Kranky Geek SF 2019 – post event summary

25/11/2019

Our best Kranky Geek event ever. Or is it just that I have a short memory? 🙂

Earlier this month marked the highlight of the year for me. It happens every year now since 2015. The Kranky Geek event takes place in San Francisco. The event started by mistake and had become an immensely taxing and enjoyable undertaking for me.

WebRTC is a niche of an industry that are here to change the world and challenge how we communicate online with each other in real time. Kranky Geek became a place where our WebRTC niche meets, mingles and discusses many aspects of what it is that we’re doing. A lot of it is technology – and learnings people had and the scars they have to show for it. Some of it is more future looking, where new requirements are shared and semi-pitches are made. It is also a place where we get to talk and interact with the people behind the browser implementations.

I decided to share this slide about how niche WebRTC is:

This shows Stack Overflow Trends for WebRTC, VoIP and SIP. It is the percentage of questions in each month that shows these technologies as tags. WebRTC is higher than either SIP or VoIP by a factor of 3, which is nice. But overall, we’re still talking 0.05% of the questions, which isn’t much. WebRTC is a niche, but an important one (at least to me).

What is Kranky Geek all about

Kranky Geek is about the current state and the immediate future of the WebRTC ecosystem. It is first and foremost an event for developers.

Here’s what I understood at a client meeting earlier in that same week. After the meeting, the client comes to me and tells me how he is using the videos from past Kranky Geek events. Whenever there is a technical detail or a topic he knows is covered by one of our past sessions, he just goes and searches the videos to find that 2-3 minutes he needs.

It got me thinking. It is quite similar to how I use it. I end up referring people to a specific Kranky Geek video at least once a month if not more.

In the end, we are into learning and expanding the knowledge available out there about WebRTC.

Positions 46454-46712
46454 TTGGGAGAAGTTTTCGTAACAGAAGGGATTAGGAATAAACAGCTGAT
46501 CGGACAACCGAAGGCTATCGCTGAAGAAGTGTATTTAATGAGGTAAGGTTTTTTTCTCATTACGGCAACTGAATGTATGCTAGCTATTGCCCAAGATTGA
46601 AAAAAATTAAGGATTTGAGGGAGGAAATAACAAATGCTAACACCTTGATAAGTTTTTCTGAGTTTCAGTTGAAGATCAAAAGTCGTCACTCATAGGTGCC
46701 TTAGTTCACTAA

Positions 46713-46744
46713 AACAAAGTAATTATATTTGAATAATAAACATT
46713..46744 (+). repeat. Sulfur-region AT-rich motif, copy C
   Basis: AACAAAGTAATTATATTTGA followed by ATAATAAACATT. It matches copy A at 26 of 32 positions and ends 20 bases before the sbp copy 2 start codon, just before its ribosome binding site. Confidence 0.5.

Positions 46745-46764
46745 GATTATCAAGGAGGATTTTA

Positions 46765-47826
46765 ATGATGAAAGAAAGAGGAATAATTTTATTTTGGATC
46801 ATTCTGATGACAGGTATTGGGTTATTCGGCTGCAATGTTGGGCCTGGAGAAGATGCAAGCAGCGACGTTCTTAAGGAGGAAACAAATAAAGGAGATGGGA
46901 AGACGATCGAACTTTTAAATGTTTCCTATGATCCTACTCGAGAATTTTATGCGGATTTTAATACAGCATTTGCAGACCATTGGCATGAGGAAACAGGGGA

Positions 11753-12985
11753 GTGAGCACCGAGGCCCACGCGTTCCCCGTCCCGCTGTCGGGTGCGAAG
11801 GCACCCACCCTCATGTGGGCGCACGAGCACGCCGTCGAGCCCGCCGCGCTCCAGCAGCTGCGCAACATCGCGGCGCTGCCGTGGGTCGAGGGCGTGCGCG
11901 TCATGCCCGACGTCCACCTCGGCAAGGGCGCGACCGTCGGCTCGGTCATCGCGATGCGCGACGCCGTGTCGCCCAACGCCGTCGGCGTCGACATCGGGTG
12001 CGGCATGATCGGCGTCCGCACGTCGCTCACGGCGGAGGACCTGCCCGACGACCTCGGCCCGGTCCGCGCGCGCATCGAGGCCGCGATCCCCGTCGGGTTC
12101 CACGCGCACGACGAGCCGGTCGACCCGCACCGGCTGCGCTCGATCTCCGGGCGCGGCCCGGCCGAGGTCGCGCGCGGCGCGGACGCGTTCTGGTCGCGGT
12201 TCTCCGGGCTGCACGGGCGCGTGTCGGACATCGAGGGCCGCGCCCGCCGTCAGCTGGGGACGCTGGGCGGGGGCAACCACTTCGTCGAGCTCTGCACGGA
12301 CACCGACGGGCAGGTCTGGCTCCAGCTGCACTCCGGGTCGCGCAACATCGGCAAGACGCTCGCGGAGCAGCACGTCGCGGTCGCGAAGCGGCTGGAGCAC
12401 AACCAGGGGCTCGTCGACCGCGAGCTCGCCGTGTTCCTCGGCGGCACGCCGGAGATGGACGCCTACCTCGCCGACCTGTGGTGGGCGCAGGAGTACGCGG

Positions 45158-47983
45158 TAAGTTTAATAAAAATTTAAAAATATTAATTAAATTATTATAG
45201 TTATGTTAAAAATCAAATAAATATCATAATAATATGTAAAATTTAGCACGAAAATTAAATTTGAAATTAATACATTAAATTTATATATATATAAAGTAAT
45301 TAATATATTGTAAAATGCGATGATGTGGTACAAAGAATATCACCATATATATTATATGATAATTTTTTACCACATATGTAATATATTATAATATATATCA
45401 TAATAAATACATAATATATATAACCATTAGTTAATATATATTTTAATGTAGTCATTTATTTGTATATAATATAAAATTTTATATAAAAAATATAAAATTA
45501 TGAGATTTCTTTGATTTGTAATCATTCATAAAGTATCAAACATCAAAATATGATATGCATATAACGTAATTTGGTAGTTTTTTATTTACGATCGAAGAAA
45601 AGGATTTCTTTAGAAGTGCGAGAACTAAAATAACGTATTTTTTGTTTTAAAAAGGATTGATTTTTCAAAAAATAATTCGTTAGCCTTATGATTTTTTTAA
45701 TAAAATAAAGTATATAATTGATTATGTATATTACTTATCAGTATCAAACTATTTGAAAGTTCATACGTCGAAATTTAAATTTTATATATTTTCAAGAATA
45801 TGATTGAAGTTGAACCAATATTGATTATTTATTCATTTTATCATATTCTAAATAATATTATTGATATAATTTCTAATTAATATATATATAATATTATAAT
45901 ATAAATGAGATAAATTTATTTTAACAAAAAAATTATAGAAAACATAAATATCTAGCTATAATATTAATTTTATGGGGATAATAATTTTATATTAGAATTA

The obligatory thanks

The Kranky Geek event isn’t funded by the audience’ tickets. These are practically free. We have a low registration fee that is a kind of a seriousness fee, which makes it easier to estimate the actual attendance rates we will see. That fees ends up being donated to good causes. In the case of Kranky Geek, we’ve been giving that money to GDI.

The event is only possible due to its sponsors.

There are a few people and companies that I need to thank for the Kranky Geek 2019 event.

First, to my partners in crime – Chris and Chad. Our different opinions and dispositions make a good mix for running Kranky Geek.

To Google and the Chrome WebRTC team at Google.

Google have been there with us from the beginning. They assist us tremendously with the logistics, their attendance and their sessions throughout the years.

To our sponsors of the event:

Their contribution is an important part of us being able to do this every year. I am also very happy that without exception, they treat their speaking slot and our rigorous process and dry runs seriously.

We had a new type of sponsors this year. Vendors who wanted to be part of the event, but didn’t speak (they came after we had a full agenda already).

Voximplant is a CPaaS vendor with WebRTC technology – one you should follow closely if you aren’t already.

Jamm just came out of stealth, and wanted to do that as part of our event.

What you can find in this year’s Kranky Geek sessions

We started off planning the event with a lot of AI in mind. This is what we had last year, and the trend is obvious to follow this year as well. It will probably still be a trend 5 years from now.

When we actually looked at our agenda, we found a nice mix of WebRTC topics, covering things from WebRTC specifications and best practices, through customizing and modifying WebRTC in production to new use cases and AI.

It is good we did a dry run to all of our speakers, since I didn’t really have the time and attention to listen to them during the event itself. I learned a lot of new things about WebRTC from the dry runs we have and I am sure you will find some very interesting and useful sessions here as well.

All of the videos are already available on YouTube and I encourage you to both subscribe and watch our 2019 playlist:

See you next year?

Maybe.

We never really know if we will be having a next ever. This is part of the fact that we’re not professional event organizers. We do it because we enjoy it. We also rely on others to make this happen.

If you are interested in a Kranky Geek 2020, then do one of the following things (or all of them):

  1. Subscribe to this blog – I’ll be sending out an email at some point with the event’s date if we decide to do another one
  2. Subscribe to WebRTC Weekly – that’s who we email to about Kranky Geek events officially
  3. Contact me directly – especially if you’re interested in speaking or sponsoring a future event

Comment